Ohio native Steven Reineke, a graduate of Miami University and music director and conductor of the New York Pops at Carnegie Hall, guest conducts this Dayton Philharmonic SuperPops concert saluting African-American female jazz artists such as Ella Fitzgerald, Sarah Vaughan and Billie Holiday. Broadway powerhouses Montego Glover (Tony nominee for “Memphis”), N’Kenge (“Motown”) and Capathia Jenkins (“Newsies”) serve as guest vocalists. Friday and Saturday at 8 p.m. at the Schuster Center, Second and Main Streets, Dayton. Tickets are $29-$79. (937) 228-3630 or www.ticketcenterstage.com.
Jan. 28, Dayton Art Institute
Published: Monday, December 18, 2017 @ 6:00 AM
— If you’re heading to New York City, it’s no secret that Wright State University’s Theatre Department is well-represented.
In fact, Law Terrell Dunford (Javert in 2014’s “Les Misérables”) is in the ensemble of Broadway’s hit musical “Waitress” and Jon Hacker (Curly in 2013’s “Oklahoma!”) portrays Joey in the newly remounted off-Broadway production of “Jersey Boys.” But across the pond, three alums have particularly taken London’s West End theater scene by storm.
Heather Douglas, the Department’s first Distinguished Alumna, portrayed Velma Kelly in “Chicago,” Bombalurina in “Cats” and Ulla in “The Producers” to name just a few. Her film contributions include “De-Lovely” (starring Kevin Kline) and “The Producers” (she was Uma Thurman’s body double). She credits Suzanne Walker, former WSU dance instructor, for nurturing her artistic gifts.
“The craziest thing in the world is that Suzanne Walker gave me the opportunity to choreograph the 1991 spring musical in my final year at Wright State,” Douglas said. “I never fully understood at the time why she had such faith in me. It was the last show of the year, ‘Gypsy,’ and a big subscriber audience. Boy, did she have some serious insight to know that I would later go on to choreograph in the West End and internationally in opera, cabaret and musical theater.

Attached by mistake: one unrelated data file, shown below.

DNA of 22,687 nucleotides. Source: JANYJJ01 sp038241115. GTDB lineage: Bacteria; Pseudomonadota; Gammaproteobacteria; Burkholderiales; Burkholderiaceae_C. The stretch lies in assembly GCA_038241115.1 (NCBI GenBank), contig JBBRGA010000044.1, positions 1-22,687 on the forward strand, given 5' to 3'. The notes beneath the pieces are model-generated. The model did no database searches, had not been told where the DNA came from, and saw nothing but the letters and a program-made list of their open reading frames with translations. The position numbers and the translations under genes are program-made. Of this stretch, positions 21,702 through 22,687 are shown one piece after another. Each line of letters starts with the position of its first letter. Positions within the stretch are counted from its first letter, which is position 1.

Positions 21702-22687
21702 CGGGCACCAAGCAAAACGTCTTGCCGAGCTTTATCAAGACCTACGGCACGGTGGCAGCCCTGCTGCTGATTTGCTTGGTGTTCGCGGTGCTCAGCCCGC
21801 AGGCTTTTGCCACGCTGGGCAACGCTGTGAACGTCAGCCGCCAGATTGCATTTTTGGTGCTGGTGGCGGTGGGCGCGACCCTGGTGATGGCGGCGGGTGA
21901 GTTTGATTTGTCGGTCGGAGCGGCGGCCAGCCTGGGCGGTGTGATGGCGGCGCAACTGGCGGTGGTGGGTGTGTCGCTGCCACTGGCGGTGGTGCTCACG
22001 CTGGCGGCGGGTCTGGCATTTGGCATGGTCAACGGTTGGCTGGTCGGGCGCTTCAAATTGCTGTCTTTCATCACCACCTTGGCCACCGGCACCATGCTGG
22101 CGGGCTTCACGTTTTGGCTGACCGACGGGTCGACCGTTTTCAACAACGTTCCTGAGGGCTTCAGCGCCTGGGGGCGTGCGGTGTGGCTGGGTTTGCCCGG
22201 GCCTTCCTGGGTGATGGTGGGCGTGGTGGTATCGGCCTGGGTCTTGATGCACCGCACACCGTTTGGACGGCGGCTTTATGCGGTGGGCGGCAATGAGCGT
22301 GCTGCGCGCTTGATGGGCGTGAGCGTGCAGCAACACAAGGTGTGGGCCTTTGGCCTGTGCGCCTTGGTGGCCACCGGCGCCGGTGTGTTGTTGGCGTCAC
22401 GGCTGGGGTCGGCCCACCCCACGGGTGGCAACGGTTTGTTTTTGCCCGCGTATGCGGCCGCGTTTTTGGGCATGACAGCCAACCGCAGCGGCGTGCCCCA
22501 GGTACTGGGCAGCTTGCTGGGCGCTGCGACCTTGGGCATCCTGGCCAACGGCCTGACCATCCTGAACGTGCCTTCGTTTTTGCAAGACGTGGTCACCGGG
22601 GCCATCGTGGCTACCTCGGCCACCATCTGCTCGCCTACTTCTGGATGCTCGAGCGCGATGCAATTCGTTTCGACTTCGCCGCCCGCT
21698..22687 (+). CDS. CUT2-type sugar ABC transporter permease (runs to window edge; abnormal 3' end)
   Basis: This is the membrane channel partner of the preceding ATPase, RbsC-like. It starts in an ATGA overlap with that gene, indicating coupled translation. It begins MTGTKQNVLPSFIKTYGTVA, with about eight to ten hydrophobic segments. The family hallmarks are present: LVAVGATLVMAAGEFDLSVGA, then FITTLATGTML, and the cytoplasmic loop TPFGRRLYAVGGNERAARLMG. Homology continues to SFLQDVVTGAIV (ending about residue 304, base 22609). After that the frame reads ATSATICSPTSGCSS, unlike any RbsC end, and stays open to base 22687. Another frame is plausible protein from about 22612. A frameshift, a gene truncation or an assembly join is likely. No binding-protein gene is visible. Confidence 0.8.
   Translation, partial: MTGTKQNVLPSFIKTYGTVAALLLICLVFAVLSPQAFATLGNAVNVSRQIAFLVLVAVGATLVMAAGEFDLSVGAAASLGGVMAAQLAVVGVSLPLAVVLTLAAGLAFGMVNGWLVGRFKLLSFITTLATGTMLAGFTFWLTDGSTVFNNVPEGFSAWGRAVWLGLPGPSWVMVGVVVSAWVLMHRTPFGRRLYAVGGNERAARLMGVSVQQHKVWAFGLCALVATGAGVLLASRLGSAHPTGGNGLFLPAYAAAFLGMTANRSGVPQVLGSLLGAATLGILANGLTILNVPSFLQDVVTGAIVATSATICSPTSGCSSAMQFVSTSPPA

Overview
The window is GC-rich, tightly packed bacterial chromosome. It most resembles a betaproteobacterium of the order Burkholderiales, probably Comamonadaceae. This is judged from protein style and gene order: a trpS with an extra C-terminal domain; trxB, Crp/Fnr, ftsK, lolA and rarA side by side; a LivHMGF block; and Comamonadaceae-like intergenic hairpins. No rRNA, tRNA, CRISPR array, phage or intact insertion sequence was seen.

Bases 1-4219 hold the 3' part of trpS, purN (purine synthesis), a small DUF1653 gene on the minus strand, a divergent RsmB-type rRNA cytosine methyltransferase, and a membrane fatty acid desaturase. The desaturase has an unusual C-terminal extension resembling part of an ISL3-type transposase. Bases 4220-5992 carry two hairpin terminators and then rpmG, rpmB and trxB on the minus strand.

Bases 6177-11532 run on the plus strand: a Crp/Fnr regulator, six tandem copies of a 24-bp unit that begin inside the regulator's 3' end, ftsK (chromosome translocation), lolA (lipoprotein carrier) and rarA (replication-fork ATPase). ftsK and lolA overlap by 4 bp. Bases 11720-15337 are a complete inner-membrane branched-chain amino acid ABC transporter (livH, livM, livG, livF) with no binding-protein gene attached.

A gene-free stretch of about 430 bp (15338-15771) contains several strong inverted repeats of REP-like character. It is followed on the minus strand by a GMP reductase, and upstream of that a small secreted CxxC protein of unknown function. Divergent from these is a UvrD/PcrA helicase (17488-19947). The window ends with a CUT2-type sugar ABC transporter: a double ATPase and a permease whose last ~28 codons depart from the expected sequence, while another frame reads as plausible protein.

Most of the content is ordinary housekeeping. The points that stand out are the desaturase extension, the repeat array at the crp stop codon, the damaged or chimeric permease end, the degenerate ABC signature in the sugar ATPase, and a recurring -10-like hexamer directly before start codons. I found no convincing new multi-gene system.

“I feel truly blessed to have worked with such greats as Tommy Tune, Cy Coleman, Susan Stroman, Mike Ockrent, Frank Wildhorn, Anne Reinking, Gwen Verdon, Gillian Lynne, Mel Brooks, Mitzi Gaynor, Julie Andrews, and my mentor Suzanne Walker.”
Douglas currently choreographs gala events and shows throughout England. Her most recent assignment was a project for P&O/Cunard/Carnival Cruise Lines about Dusty Springfield. She remains grateful for the instruction she received at WSU.
“I could not have imagined any better training than the training I received at Wright State,” she said. “One of the greatest things I talk about to this very day is how my training taught me versatility. All of my tutors stressed the importance of this. I realize how lucky I was to learn different styles within each discipline and not just in the execution of the style, but the history and importance of it in every decade that was being taught.
“Most drama colleges do not have the time or staff to be able to cover such things as well as Wright State. The staff I had throughout my time there was exceptional. I owe so much of who I am as a professional to my tutors. Of course every experience working after college helps you to grow and learn, but Wright State really prepared me for ‘the business we call show.’”
In addition, KJ Hippensteel, a Tom Hanks Scholar seen in 2005’s “Uncle Vanya” and “Ragtime,” stars as Elder Price in “The Book of Mormon.” He also performed on Broadway in “The Book of Mormon” and toured the U.S. in “Wicked.”
“The show has an open-ended run at the Prince of Wales Theatre,” said WSU artistic director W. Stuart McDowell. “When I saw it last year the place was packed to the rafters (and Hippensteel) received a standing ovation.”
Lastly, Grammy-nominated pop star and reality TV judge Nicole Scherzinger, dynamic in 1997’s “Chicago” and 1998’s “Show Boat,” was nominated for the 2015 Laurence Olivier Award (the London equivalent of the Tony Award) for her portrayal of Grizabella in the revival of “Cats.”
“I was blown away by her performance,” McDowell noted. “Sir Andrew Lloyd Webber has called her one of the best singers he’s ever heard.”
Published: Tuesday, December 12, 2017 @ 3:45 PM
Updated: Wednesday, December 13, 2017 @ 12:19 PM
— Ralphie Parker’s memorable quest for a Red Ryder BB Gun is back in the spotlight as the Victoria Theatre Association presents the Human Race Theatre Company’s excellent production of “A Christmas Story” through Sunday, Dec. 17 at the Victoria Theatre.
Here are five reasons why you should catch this entertaining showcase, adapted by Philip Grecian based on Jean Shepherd’s book “In God We Trust: All Others Pay Cash” and the iconic 1983 film of the same name.
IF YOU LOVED THE MOVIE, YOU’LL LOVE THE PLAY
Set in Hohman, Ind., in 1938, the play smoothly balances the endearing sentiments of Shepherd’s book with the kooky situations/images from the film.
But let’s face it – you’ll want to see the play because of what you remember from the film. Thankfully, you won’t be disappointed. The flagpole, the leg lamp, Ralphie’s Little Orphan Annie decoder pin, Randy’s oversized winter gear, the legendary Scut Farkus Affair, the tire fiasco, and the department store slide are all here just to name a few.
Director Igor Goldin even ensures you’ll hear a snippet of the infamous rendition of “Deck the Halls” from the Chinese restaurant.